Law in Contemporary Society

Learning From, and In, Tragedy

The language of violence is at once stark and ambiguous. When we experience outbursts of violence in society, both in our individual minds and in the collective sociality of minds influencing minds, we absorb them through a long-evolved system of defenses. In this process we seek to ascribe meaning to the violence we witness, directly or indirectly, in order to protect our minds and our bodies against danger. At the same time, we dissociate the experience of the violence, leaving parts of the life we are living at that moment—including our inability to make sense of it—contained in separate collections of mental states that protect the "rest of us" against what must be understood but cannot be borne.

Life works this way because doing so conduces to survival. Really smart animals, like an octopus or a hominid primate, do this well: they discern from among the flood of sensory experience and neurochemical reaction the lessons to be learned for the adaptation of behavior from the occurrence of the unendurable, while avoiding the collapse of coherent behavior that would follow from taking all the pain and distress into immediate consciousness. We don't know about the dreams of the octopus, but we can learn from our own.

A lawyer—that is, a person with a theory of social action and a license to make things happen in society using words—tries to dissociate less and discern more when faced with socially tragic and barely comprehensible circumstances. A physician facing sudden casualties from violence may dissociate some aspects of what she must do under the circumstances, but she will—through long training and the self-administered molding of her own personality—concentrate on learning everything she can as rapidly as possible about each patient's condition, determine the medical meaning of all the facts before her, so as to begin triage and treatment. The lawyer's work is not measured in seconds or minutes: we have time to think. We can therefore also imagine, study, review, and in other ways use what we see before us, directly or indirectly, to determine what the violence "means" from our chosen vantage points, and what therefore to decide we need to do in our own chosen ways.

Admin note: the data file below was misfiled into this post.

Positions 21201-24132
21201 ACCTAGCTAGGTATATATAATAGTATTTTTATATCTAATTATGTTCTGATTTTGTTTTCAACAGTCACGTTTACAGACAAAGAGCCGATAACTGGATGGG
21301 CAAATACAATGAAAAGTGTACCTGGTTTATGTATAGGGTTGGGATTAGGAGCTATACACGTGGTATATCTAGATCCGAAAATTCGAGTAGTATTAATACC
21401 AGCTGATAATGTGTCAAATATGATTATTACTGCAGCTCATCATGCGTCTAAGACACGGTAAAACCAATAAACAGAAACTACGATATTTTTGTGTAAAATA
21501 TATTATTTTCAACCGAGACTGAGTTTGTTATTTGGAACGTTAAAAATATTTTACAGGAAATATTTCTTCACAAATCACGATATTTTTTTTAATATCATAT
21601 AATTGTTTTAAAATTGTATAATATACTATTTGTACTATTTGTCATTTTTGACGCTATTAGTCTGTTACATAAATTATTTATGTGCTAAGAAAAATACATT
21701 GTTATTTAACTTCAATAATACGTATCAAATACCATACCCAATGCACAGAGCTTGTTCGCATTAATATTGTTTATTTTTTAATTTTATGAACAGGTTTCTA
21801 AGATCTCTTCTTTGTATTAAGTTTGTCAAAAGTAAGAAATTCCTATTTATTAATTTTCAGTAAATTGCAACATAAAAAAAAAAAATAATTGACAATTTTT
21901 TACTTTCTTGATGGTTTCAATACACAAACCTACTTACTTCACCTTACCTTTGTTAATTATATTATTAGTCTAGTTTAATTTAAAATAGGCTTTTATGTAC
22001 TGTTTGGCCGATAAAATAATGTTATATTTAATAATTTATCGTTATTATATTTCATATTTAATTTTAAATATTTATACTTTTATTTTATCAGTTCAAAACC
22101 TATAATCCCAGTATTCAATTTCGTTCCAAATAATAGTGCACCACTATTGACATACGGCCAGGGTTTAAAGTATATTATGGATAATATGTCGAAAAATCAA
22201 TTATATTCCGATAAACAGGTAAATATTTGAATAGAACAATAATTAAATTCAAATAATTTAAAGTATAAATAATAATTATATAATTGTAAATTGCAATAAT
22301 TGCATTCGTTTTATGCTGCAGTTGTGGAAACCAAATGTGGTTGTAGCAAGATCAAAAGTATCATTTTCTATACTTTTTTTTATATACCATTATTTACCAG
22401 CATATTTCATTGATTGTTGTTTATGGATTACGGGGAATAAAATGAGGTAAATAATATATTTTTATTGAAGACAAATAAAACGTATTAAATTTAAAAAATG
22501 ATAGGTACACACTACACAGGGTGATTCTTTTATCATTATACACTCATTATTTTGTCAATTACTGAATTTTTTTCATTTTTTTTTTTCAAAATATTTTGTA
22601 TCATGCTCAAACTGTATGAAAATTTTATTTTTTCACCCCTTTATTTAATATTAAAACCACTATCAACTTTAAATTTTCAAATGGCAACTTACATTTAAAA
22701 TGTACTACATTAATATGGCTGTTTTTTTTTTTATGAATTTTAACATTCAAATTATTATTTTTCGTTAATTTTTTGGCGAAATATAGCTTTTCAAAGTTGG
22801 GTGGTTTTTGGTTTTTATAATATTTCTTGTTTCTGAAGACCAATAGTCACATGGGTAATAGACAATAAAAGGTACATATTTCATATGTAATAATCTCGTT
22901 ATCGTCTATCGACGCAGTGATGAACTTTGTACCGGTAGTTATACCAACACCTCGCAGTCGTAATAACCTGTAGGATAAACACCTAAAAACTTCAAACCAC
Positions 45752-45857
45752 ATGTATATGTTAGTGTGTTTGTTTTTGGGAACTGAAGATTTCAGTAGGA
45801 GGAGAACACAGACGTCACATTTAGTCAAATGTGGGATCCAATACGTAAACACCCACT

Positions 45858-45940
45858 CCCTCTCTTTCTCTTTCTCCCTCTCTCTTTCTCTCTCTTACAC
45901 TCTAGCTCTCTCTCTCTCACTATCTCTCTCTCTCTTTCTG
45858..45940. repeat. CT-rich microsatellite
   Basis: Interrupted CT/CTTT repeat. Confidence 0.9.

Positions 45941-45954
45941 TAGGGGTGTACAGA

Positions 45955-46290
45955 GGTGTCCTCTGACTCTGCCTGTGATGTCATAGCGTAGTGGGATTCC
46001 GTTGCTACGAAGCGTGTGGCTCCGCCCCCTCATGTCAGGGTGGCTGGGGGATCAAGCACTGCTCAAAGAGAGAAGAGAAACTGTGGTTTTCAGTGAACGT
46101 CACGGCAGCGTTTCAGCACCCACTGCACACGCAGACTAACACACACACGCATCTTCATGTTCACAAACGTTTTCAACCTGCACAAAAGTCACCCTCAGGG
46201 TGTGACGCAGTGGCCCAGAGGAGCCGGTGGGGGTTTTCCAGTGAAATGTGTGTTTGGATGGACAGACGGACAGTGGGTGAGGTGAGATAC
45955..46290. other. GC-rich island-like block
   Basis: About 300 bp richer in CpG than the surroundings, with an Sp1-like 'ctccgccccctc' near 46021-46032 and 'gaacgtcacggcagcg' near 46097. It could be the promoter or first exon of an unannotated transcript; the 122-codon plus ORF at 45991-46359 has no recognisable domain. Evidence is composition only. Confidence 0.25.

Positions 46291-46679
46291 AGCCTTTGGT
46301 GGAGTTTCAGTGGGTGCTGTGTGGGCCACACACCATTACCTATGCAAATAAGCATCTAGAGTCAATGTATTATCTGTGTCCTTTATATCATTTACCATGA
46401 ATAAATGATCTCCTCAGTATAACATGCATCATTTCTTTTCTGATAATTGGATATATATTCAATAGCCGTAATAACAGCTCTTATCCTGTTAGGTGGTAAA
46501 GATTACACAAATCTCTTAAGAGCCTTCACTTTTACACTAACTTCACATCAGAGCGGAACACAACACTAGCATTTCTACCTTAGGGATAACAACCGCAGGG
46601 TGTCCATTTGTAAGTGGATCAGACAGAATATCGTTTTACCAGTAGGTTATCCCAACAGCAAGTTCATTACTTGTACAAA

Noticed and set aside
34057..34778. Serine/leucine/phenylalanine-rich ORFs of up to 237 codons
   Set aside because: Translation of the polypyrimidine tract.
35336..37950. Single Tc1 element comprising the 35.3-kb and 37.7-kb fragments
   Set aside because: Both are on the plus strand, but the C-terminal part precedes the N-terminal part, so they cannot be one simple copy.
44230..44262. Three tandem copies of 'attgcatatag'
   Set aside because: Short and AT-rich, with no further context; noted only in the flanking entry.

At the epicenter of an outburst of violence, there is shock. Shock is a state of complex immediate dissociation allowing us to meet urgent demands of survival in the presence of trauma, bereavement, and other emotional conditions impossible to regulate sufficiently to allow to reach full awareness. But shock exists on a continuum of dissociative self-protection which we also experience when we are only witnesses, or readers and viewers, to some individual and potentially quite idiosyncratic extent.

As lawyers, we can be—and some of us here probably should be, to make our skills most useful to the people around us—specialized in learning about and affecting social action at such moments. We should be able to sort through the chaos of imperfect information and overwhelming feeling in order to discern what violence has meant, whether it is the violence of John Brown or that of Robert Aaron Long, and to consider possible ways of making things happen in society using words, in response.